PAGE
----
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Nearly a year ago, our world changed. Few of us knew much, if anything, about the COVID-19 virus that would soon transform our social interactions, our economy and our lives. But we soon got a crash course in epidemiology and terms such as ‘social distancing’ as the federal and provincial governments acted quickly to lockdown our communities and introduce sweeping health and safety measures. Through it all, Wincon Security guards and supervisors were on the coronavirus pandemic frontlines.

Our employees responded with professionalism, hard work and a dedication to excellence that was beyond exceptional—it was a true embodiment of our focus on providing the very best customer service experience our industry has to offer. To a person, our team exemplified our ‘Built on Service. Driven by Culture’ company mantra. My gratitude goes out to all of our employees for their ongoing support and efforts to continue improving our client experience. But in the midst of a tumultuous year, the work of two of our staff truly stood out.

I’m pleased to introduce our 2020 employees of the year: Supervisor Darrell Chen and security guard Robert Bruce.

You may notice a change from previous years when we acknowledged only one employee. This year we decided that it was important to ensure that a member of our leadership team also got the nod for their outstanding work.

In Darrell’s case, his management of a seven-person security team throughout the pandemic at GE’s Markham facility was nothing short of remarkable. Not that we’d expect anything different. Over his four-year career with Wincon, Darrell’s communication skills, leadership and problem-solving abilities have set the standard for others to follow. COVID may have put Darrell to the test, but he stepped up and responded to every challenge.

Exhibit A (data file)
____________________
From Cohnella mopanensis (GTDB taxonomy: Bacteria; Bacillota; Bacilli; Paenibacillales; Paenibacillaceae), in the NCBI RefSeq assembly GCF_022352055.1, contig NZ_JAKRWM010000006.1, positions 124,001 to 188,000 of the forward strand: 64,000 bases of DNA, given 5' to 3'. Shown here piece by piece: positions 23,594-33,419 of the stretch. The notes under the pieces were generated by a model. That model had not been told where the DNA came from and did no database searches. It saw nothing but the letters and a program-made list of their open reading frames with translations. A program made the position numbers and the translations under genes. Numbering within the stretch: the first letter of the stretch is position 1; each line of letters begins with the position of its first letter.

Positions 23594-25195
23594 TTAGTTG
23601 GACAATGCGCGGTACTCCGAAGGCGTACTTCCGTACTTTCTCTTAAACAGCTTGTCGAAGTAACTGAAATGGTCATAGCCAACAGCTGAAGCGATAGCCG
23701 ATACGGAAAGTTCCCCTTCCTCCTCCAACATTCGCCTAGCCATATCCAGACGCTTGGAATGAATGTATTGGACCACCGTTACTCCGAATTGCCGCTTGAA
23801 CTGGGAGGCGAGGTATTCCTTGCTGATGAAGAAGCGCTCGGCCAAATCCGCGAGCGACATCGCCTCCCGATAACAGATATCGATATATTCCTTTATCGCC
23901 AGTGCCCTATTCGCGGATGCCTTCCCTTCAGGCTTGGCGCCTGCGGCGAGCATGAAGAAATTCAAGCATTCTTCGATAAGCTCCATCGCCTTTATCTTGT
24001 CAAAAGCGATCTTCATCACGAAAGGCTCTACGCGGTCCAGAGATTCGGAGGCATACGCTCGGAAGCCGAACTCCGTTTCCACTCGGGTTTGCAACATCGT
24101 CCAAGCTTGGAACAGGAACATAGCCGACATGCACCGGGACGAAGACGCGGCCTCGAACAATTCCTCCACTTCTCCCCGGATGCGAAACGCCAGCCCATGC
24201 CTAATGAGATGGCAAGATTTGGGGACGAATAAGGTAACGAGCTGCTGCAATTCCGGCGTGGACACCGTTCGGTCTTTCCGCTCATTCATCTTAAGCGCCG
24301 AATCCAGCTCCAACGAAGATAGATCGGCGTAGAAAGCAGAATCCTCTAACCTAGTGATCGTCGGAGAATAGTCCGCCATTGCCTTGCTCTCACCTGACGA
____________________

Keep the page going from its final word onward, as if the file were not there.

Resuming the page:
Wincon Darrell Chen 1

“Over the past year, we had to find different ways to provide safety and security,” he says. “We had to train additional guards, work with the EHS and occupational safety committees at GE, reinforce masking policies and work to develop methods to efficiently screen employees and delivery people every day. Our team is always great at communication and has a positive attitude, so by being proactive and planning for different workplace situations, we were able to make a tough situation as seamless as possible for our client.”

By keeping up the spirits of his team and showing appreciation for their work, Darrell reminded us all that it’s possible to turn a challenging situation into one for growth and development.

Wincon Robert Bruce 1

Our 2020 Guard of the Year Robert Bruce showed the same willingness to step up and adapt, but in a very different setting over the past year. As a guard at some of Etobicoke’s larger condominium towers, Robert had a front row seat as the move to remote work took centre stage during the early days of the COVID-19 lockdown. Suddenly, thousands of residents were working—and both caring for and teaching their children—from home. Access to everything from building amenities to the neighbourhood grocery store were instantly restricted.